ONCE UPON AN unconscionably long time ago, a number of concerned residents in the North Dupont Circle are set out in earnest to see how well the city's planning and zoning procedures might work. They began by generating support for the development of a citizen-produced plan for their whole neighborhood. After about three years, this blossomed into a comprehensive plan to preserve the neighborhood's character while allowing for the stimulus of some orderly commercial evolution. The idea was to protect the small business in the area, limit high-rise development, control traffic and parking and, whenever possible, guard against the demolition of historically interesting buildings.
The plan seemed to be pretty popular, for it attracted support from the North Dupont Community Organization and the Dupont Circle Citizens Association, as well as teh Advisory Neighborhood Commission for the area. So then a good two years ago, the citizens submitted their plan to the D.C. Zoning Commission.
So far, so good. But just wait, for that's what those citizens have been doing ever since. The commission still hasn't held a public hearing on the plan - hasn't even set a date. The only answer has been that there will be a hearing "sometime after Dec. 31," which really narrows it down for you. This response is consistent, though - for it's exactly the reply given to us when we last wrote about this matter seven months ago.
Meanwhile, as you may imagine, buildings are going down and others are rising all around the Dupont area, with no useful hints or guidelines about what the future may bring in the way of zoning changes. Even would-be developers are frustrated, for they, too, see opportunities that cannot be seized until some definite zoning decisions are made.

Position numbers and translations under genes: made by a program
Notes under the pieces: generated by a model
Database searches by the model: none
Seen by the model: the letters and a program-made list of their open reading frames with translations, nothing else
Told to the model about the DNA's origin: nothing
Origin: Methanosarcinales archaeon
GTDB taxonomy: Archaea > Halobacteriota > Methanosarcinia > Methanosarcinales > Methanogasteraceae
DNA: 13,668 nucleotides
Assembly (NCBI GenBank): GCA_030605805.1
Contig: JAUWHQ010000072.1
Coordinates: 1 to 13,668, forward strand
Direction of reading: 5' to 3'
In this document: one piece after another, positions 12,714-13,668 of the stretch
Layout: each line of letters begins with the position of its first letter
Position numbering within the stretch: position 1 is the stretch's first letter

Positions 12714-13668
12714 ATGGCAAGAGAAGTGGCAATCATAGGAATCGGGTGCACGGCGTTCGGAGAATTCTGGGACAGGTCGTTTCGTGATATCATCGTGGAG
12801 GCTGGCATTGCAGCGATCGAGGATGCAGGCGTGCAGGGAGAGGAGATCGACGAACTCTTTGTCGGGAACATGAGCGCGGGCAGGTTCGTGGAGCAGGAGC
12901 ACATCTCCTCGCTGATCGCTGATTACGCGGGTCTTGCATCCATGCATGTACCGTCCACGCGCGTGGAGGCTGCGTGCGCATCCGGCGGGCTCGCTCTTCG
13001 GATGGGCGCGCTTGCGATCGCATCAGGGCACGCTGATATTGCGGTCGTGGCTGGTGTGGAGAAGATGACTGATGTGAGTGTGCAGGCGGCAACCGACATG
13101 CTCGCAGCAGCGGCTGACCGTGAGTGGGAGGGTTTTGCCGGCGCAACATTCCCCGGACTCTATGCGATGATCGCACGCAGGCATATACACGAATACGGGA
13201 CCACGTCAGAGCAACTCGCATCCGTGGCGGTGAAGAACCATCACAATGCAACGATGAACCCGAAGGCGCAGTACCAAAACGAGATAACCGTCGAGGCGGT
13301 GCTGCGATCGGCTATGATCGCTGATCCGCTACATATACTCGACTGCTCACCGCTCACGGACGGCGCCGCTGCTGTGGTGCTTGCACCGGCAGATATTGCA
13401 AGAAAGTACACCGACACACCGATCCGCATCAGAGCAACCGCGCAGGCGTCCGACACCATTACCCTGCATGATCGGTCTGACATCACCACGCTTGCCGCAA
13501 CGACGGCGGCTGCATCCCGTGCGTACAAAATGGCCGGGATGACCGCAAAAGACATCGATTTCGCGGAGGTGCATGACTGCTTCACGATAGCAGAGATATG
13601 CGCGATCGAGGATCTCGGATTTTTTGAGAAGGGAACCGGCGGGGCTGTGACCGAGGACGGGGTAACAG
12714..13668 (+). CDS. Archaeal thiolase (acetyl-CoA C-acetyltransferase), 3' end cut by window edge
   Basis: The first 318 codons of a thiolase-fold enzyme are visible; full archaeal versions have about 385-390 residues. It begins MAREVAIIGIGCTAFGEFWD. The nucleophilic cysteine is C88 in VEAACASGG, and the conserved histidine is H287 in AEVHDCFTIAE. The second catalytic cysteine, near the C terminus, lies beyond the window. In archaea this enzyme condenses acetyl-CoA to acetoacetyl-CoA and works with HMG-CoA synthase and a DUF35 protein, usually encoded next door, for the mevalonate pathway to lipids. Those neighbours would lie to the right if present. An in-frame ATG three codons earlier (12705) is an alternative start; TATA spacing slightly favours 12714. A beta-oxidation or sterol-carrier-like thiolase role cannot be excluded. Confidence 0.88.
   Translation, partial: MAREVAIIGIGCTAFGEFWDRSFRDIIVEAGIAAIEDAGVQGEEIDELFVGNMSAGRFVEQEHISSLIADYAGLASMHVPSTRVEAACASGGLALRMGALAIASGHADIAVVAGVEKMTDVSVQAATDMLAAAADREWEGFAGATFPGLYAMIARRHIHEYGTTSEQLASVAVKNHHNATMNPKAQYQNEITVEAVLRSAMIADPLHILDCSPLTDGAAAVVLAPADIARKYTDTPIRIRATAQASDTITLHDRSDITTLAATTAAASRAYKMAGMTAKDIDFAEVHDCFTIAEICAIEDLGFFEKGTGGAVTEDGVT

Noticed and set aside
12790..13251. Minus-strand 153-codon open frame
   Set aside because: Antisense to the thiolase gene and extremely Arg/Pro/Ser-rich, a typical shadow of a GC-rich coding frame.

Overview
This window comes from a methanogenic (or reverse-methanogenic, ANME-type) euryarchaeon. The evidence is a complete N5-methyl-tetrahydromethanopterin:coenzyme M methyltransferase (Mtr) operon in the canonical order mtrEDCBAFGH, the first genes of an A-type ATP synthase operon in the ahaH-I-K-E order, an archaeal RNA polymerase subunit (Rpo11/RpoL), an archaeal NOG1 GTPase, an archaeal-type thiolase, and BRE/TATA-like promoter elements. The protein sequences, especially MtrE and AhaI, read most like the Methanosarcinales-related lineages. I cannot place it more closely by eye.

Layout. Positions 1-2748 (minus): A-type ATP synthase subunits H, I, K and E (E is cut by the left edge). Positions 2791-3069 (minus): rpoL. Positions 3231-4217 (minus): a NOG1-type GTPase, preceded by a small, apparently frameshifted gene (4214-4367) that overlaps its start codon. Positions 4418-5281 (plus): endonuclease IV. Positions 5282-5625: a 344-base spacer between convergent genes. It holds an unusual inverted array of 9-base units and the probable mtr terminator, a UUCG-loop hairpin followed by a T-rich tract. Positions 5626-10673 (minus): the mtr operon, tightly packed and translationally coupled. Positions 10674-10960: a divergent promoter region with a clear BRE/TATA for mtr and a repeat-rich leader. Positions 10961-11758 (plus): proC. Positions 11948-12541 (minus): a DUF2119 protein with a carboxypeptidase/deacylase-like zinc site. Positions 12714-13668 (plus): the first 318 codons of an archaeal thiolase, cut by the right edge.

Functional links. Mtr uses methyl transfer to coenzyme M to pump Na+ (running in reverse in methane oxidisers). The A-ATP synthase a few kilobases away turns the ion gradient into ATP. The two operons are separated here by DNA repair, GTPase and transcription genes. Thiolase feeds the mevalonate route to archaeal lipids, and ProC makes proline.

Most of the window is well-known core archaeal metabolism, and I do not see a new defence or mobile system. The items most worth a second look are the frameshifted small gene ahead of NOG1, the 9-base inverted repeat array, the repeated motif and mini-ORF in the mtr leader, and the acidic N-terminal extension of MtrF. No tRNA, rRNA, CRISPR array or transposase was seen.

Moreover, as we noted last time, this isn't a matter of the government's having to bear the burden of proof; the citizens have reversed that process here. And they're not just seeking "downzoning," or zoning classifications that would result in an across-the-board reduction in possible development levels. In certain areas, in fact, the plan calls for higher zoning categories.
So without necessarily embracing every last detail of the proposal, the city government's planners and zoners nevertheless should be welcoming this kind of constructive citizen effort. Instead, inexcusably, the commission members still dragging their heels while the entire neighborhood suffers in limbo. If the zoning commission members aren't prepared to carry out their responsibilitiees, they should be replaced. Otherwise, they should set hearing dates with provisions for enough time to hear all witnesses and get on with a decision.